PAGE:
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Finding Middle Ground on Housing


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Front Deck central oregon ochocos

Motorized Trails Plan Draws Fire



FOR $1.5 MILLION, you could snag a modern home in Bend or a Tumalo horse ranch; look east, though, and you could buy a whole (ghost) town. That’s the asking price of Millican, a “town” between Bend and Brothers that was recently put on the market. The property consists of a barn, a one-bedroom house and a now-shuttered general store on seventy-four acres. Millican, established in 1913, never took off as a town, with the population peaking at sixty people in the early twentieth century. Former


owner Bill Mellin notably operated the store for four decades as Millican’s lone resident. He was murdered in 1988 by an employee. Since then the signature store has been shuttered and the property has moved through several changes in ownership. Current owner Leonard Peverieri said he envisions the next owner developing the property as a bedroom community of Bend or an RV park that allows visitors to enjoy the region’s amenities without having to negotiate Bend’s traffic.

crook county


Already known as an emerging hotbed for road cycling, Crook County could bolster its bike friendly reputation this year with the addition of a new scenic bikeway that would connect downtown Prineville to the nearby reservoir. Crook County hopes to receive an Oregon Scenic Bikeway designation for a nineteenmile scenic bikeway that would start at the Crooked River Park in Prineville, then travel along the Crooked River Highway to the Big Bend Campground near Prineville Reservoir. The designation is two years in the making and would bring benefits such as road improvements and grant opportunities for the region as well as a boost in cycling tourism, which is already on the rise for Crook County. If the bikeway is approved, it is expected to launch by spring of 2018 and would join sixteen other scenic bikeways designated in Oregon, including three in Central Oregon.

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A proposal to create an official motorized trail system east of Prineville is drawing fire from environmentalists and state wildlife managers. In June, the Ochoco National Forest signed off on a decision to designate and build 137 miles of off-road vehicle trails, prompting criticism from Oregon Department of Fish and Wildlife (ODFW) and a legal challenge from the Bend-based environmental watchdog group, Central Oregon LandWatch. LandWatch President Paul Dewey said that the decision represents a “perverse incentive” by Ochoco National Forest leaders, who have been working on the Ochoco Summit Trail System Project for about a decade. “As far as we can tell, the Forest Service just felt politically compelled to create this system,” said Dewey. ODFW wildlife biologist Greg Jackle said that the trail system would disrupt the habitat of vulnerable populations such as Rocky Mountain elk and redband trout. ODFW has been in negotiations with the Ochoco National Forest about the potential conflict. Jackle said his agency is concerned that users will not respect the legal trails. “We’re not on the same page I guess,” said Jackle. “We don’t buy that if you design a designated trail system that [off-road vehicle users] won’t go off road and go to these other places, too. The monitoring is very critical.” Ochoco National Forest Service Superintendent Stacey Forson declined to comment on the legal complaint, but a representative for the Ochocos said that despite the legal challenge, the Forest Service would move ahead with its plans for the system. For more information and an expanded story, visit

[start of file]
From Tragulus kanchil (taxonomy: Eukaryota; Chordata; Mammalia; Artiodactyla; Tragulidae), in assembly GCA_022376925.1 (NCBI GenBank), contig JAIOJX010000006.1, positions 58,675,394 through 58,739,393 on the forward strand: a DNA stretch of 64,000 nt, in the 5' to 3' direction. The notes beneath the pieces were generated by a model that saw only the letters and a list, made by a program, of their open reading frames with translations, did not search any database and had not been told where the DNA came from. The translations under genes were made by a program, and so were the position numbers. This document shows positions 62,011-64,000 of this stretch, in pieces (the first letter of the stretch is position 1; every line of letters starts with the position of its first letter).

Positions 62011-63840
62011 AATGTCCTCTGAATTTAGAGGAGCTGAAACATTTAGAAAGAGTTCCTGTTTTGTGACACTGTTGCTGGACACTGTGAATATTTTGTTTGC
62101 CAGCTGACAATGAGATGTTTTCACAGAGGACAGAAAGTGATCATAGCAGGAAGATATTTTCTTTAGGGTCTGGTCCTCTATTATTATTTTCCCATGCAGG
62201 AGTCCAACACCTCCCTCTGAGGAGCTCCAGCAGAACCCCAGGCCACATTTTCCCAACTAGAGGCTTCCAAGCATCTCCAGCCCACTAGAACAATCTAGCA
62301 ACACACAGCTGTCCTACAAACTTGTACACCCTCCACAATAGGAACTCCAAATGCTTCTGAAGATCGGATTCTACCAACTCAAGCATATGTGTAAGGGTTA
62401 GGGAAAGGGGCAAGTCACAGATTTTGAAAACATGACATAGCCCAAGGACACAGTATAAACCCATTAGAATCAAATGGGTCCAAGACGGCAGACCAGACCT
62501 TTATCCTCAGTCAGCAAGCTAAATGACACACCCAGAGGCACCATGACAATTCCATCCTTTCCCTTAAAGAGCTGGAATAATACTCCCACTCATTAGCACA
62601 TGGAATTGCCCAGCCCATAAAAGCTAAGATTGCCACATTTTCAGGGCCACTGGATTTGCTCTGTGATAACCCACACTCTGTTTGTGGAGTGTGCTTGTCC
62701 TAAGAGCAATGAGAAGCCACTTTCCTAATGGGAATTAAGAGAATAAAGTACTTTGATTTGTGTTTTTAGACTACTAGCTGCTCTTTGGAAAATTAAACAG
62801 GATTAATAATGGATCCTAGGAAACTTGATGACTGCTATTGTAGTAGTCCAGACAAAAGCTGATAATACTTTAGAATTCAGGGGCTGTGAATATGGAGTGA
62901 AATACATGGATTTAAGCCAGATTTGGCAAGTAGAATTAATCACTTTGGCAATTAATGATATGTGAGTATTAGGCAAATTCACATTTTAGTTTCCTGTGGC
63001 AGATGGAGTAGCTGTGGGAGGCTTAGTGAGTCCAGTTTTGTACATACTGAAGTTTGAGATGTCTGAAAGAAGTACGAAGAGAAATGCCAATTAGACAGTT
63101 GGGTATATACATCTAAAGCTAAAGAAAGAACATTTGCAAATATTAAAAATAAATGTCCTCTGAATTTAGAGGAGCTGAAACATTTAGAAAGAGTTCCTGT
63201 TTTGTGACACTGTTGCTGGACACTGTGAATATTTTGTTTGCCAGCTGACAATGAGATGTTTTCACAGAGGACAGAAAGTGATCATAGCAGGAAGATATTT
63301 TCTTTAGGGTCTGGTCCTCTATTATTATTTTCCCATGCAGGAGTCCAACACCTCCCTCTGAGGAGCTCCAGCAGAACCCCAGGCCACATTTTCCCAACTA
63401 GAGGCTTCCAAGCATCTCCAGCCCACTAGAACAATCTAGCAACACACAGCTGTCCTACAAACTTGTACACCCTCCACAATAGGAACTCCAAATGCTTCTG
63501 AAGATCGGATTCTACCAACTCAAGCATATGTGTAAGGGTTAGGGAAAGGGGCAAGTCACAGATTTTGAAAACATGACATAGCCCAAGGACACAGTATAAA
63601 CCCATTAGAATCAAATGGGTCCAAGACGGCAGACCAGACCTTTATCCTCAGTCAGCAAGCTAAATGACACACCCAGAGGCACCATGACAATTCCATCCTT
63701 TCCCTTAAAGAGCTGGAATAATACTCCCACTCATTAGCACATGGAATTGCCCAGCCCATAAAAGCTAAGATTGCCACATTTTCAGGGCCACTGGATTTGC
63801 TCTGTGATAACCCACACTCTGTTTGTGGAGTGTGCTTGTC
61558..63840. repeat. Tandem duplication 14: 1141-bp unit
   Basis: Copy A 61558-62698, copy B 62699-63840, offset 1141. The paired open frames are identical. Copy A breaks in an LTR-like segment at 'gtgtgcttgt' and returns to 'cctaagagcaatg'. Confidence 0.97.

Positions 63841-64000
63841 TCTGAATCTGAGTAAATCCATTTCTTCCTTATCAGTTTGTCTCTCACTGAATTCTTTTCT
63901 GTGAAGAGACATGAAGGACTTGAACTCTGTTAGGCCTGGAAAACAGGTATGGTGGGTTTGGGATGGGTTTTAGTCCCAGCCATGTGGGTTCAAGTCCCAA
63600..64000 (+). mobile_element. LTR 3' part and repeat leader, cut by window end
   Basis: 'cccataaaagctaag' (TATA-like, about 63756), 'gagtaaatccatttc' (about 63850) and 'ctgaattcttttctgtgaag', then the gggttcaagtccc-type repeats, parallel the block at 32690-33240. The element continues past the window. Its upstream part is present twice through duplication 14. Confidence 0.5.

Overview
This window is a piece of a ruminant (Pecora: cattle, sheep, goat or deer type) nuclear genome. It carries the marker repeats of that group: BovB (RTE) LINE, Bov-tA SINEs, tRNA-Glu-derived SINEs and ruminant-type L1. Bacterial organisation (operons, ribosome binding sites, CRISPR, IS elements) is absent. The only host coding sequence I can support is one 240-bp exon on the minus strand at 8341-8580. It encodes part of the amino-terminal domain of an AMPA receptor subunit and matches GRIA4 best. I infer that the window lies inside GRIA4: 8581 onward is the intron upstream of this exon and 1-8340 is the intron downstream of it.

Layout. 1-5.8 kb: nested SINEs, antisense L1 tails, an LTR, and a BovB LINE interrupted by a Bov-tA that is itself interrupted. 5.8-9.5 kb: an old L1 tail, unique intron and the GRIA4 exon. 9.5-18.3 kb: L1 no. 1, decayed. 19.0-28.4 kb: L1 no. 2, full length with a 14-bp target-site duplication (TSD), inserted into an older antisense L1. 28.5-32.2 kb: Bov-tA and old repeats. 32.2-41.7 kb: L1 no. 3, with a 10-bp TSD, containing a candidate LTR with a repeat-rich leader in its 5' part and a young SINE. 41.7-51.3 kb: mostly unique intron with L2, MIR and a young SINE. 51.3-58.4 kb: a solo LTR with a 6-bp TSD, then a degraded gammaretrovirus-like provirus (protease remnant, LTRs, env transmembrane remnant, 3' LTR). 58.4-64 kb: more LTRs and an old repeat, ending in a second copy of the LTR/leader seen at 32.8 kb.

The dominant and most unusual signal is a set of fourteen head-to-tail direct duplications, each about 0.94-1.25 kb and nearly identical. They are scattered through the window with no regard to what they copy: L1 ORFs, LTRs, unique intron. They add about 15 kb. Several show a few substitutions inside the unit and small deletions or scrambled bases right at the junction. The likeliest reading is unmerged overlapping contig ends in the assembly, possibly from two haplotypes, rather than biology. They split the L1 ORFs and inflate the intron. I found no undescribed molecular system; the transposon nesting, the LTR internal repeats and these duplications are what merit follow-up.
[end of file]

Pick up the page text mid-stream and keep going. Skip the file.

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Front Deck brewing

Jon Abernathy is Bend Magazine’s craft brew ambassador. He is the author of Bend Beer: A History of Brewing in Central Oregon and creator of Central Oregon’s original craft beer blog,

The Ale Apothecary’s Deliberate Deviation W R I T T E N B Y J O N A B E R N AT H Y

The Ale Apothecary’s tasting room 26

what’s on tap? Summer’s transition into fall means cooler days, yellow leaves and Oktoberfest, the German harvest festival that runs from September 16 through October 3. If you can’t be in Munich, Germany to celebrate, Bend’s own downtown Oktoberfest takes place September 15 and 16, and McMenamins Old St. Francis School hosts its Oktoberfest on September 23. It’s also fresh hop season in the Pacific Northwest, and one of the best places you can try a bunch of this year’s fresh hop beers is at the eighth annual Sisters Fresh Hop Festival taking place on September 30. With more than twenty breweries pouring, it’s well worth the $15 to sip and sample, and Sisters’ Village Green Park is a great venue for this fest. Finally, Silver Moon Brewing’s downtown pub is slated to reopen sometime in September. It has been under renovation since May, (the original plan was to be open by June) so there are plenty of thirsty fans anxiously awaiting the unveiling. REDMOND

Kobold Taps in Redmond Market